Another year has passed and a lot has happened at the Cayman Islands Sailing Club.
Some of the highlights and successes of the past 12 months centred around the increased use of the club. There was an active racing and sailing calendar and many well supported social events, for which the club singled out its hardworking race officer, Peta Adams, and the equally hardworking social secretary, Pamela McDonough.
Dinghy racing was particularly well supported and regular turnouts of 20 or so boats became the norm by year-end.
J/22 racing tailed off a little in the middle of the year, but by the end of the year, most boats were out racing regularly again, spurred on by the opportunity of representing the club in the International Regatta in February 2008.
The cruisers met with some success for a few of their social sailing events.
Highlights of the social calendar included the Burns Night Supper, the Pete O’Neill fundraiser and Official Opening, the May Ball and the family Bonfire Night.
The membership of the club increased, assisted by an increasingly successful youth sailing programme, under which more than 300 schoolchildren received weekly tuition. The youth facility was completed to provide a dedicated area for kids and an office for the Director of Sail Training, Michael Weber, and his two instructors.
The clubhouse interior was renovated and a new bar built. In addition, there were improvements to the office and the bathrooms, and work outside such as repairing the old slipway, new permanent moorings, an outdoor shower and a larger boat parking area. More boats were acquired to support the youth programme and sail training generally, and some members purchased new boats, particularly for their children, so that dinghy fleet sizes have increased.
Also in 2007, the club held safety at sea and navigation courses and also started a canoe section.
In the first quarter of the year, the Royal Bank of Canada School Sailing circuit, a three-month initiative to improve the sailing proficiency of local students, was launched. Students learned a variety of sailing and racing techniques during weekly after-school sessions in January and February, before getting a chance to put those skills to the test in a series of Saturday morning races in March. The support for the CISC from RBC came at a time when a growing number of private sector organisations were backing the club and the National Sailing Centre. Sponsors of CISC boats and events comprised Butterfield Bank, Conyers Dill & Pearman, Corporate Electric, Digicel, Harbour House Marina, International Management Services, Kirk Office Supply, KPMG, RBC, Scotia Bank and Stuarts Walker Hersant.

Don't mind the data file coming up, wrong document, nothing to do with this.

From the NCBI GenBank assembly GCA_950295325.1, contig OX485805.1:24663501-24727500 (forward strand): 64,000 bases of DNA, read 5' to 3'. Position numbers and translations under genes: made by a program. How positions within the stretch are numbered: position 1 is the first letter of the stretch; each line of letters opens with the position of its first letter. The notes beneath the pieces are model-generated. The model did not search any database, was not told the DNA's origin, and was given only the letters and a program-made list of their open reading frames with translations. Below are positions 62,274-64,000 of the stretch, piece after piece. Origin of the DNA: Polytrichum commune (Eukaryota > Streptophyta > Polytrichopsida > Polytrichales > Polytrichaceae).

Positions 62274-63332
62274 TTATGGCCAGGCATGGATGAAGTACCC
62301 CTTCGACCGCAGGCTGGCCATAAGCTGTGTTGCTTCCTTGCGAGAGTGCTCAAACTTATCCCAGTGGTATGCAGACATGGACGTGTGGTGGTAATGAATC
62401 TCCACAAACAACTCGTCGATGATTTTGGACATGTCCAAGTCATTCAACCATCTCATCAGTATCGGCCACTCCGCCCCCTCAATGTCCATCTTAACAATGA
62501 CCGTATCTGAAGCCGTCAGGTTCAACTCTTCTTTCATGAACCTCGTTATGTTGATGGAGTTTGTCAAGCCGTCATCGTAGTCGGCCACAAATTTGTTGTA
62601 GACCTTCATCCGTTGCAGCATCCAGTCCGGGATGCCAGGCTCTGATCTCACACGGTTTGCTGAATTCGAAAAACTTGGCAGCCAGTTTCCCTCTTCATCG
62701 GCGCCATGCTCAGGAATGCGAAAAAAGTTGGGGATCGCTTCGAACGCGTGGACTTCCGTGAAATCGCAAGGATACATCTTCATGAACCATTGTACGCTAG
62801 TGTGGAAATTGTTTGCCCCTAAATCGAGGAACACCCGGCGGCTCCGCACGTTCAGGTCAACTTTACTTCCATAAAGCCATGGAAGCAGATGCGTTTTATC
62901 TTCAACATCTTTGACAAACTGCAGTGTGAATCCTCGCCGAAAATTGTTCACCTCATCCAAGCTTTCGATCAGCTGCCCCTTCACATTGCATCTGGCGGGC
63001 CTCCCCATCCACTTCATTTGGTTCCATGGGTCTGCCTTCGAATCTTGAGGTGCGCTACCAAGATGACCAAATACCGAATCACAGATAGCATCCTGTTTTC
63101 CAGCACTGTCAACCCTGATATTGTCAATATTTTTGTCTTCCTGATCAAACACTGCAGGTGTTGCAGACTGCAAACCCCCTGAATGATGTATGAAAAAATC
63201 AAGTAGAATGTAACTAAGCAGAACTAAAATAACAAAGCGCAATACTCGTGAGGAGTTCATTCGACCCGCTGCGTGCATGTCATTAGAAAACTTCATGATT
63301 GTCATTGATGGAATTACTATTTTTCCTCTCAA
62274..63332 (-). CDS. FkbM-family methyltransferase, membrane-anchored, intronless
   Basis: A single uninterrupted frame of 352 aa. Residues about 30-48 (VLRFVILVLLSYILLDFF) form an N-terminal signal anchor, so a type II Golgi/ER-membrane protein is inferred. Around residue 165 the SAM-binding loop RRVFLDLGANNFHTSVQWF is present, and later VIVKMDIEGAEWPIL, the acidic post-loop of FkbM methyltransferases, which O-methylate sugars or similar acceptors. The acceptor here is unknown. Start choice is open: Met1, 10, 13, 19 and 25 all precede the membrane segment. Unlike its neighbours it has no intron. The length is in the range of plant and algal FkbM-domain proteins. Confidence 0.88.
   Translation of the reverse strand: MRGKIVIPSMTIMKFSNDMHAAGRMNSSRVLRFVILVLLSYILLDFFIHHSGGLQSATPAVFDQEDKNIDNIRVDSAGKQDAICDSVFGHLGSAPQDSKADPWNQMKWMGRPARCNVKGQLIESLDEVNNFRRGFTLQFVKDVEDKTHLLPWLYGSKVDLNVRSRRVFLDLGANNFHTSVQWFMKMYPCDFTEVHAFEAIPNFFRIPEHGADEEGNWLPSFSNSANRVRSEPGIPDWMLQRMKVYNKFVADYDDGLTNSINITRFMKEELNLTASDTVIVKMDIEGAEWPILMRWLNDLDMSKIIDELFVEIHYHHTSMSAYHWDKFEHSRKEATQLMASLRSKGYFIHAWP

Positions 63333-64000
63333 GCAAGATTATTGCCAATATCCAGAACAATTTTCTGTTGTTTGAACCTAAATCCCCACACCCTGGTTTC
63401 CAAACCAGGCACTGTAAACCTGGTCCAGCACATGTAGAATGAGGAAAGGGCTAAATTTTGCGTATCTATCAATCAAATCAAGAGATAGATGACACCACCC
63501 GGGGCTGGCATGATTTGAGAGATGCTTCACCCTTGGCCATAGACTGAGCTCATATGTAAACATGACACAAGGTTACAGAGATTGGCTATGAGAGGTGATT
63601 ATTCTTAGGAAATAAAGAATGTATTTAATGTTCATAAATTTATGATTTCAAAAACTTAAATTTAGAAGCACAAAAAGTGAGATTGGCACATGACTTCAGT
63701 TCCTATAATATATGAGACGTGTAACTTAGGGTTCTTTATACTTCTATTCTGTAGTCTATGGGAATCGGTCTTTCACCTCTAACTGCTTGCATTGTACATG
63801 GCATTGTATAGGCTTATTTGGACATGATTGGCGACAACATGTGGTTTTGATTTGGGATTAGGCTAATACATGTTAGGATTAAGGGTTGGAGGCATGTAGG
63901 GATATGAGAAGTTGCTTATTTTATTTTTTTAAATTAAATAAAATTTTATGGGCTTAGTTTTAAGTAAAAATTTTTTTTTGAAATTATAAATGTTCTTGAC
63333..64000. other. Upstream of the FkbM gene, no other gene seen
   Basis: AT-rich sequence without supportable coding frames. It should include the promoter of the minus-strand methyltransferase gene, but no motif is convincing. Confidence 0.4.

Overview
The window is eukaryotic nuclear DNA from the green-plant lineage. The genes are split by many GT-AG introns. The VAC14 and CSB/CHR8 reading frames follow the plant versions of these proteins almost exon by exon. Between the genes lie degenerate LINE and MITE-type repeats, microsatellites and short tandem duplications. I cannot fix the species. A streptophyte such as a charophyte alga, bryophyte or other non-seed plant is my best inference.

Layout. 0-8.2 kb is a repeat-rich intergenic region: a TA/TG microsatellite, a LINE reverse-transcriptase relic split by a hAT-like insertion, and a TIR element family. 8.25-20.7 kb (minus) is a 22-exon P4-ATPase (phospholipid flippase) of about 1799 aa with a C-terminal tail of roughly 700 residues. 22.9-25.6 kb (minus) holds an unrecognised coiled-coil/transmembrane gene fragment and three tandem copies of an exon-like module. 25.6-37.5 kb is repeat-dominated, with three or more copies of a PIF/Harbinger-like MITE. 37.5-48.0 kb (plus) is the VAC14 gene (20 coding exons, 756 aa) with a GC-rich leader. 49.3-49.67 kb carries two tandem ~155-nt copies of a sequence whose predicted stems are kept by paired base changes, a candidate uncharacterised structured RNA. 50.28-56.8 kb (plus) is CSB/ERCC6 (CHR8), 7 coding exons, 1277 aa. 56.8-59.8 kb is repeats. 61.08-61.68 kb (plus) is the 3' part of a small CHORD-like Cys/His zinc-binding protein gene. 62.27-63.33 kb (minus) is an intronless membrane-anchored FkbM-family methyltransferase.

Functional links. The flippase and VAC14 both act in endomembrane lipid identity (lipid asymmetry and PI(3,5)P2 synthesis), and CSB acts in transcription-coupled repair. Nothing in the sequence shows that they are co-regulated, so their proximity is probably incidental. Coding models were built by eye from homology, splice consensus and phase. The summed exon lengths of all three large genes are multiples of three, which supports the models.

In February, the CISC took sailing around the districts during the Conyers Dill & Pearman Byte CII National Championships. The first races in this unique two-day event for young sailors were held off Seven Mile Beach close to Government House and formed part of the Sport’s Day at the Governor’s event. The following day, more races took place at the Red Bay home of the CISC and the National Sailing Centre. Conyers Dill & Pearman, a leading offshore law firm, sponsored the event for the second year running. Johnny Gracy was the winner, with Oliver Fogerty in second place and Joey Gracey finishing third. The Byte CII is a racing boat primarily sailed by young teenagers.
At the start of March, the Pete O’Neill fundraising dinner was held. Proceeds from the event went towards the construction of the new Pete O’Neill Youth Training Centre adjacent to the clubhouse. Later in the month, more was raised for the facility by participants of the 15th Annual St Patrick’s Day 5K Irish Jog. O’Neill, a Butterfield Bank executive and a loyal friend and supporter of the Sailing Club, passed away in 2006.
Also in March, the National Sailing Centre hosted a visiting team of Byte CII sailors from Canada. The four sailors used the facilities for winter training and a warm up for the summer sailing season in Canada. A team from St Ignatius were winners of the RBC School Sailing circuit. And the J/22 National Championships was won by Mike Farrington, Matt Diaz and Marisa Bailey sailing ‘MC2’.
The traditional Easter regatta once again proved to be one of the highlights of the sailing year. The main race in the regatta, sponsored by Beach Club, was won by Java Knight sailed by T.H. Liem. She held off a spirited challenge from Blue Runner sailed by Bruce Johnson to take the honours in a race cut short by light winds. The following day’s Back to the Sound race was also won by Java Knight.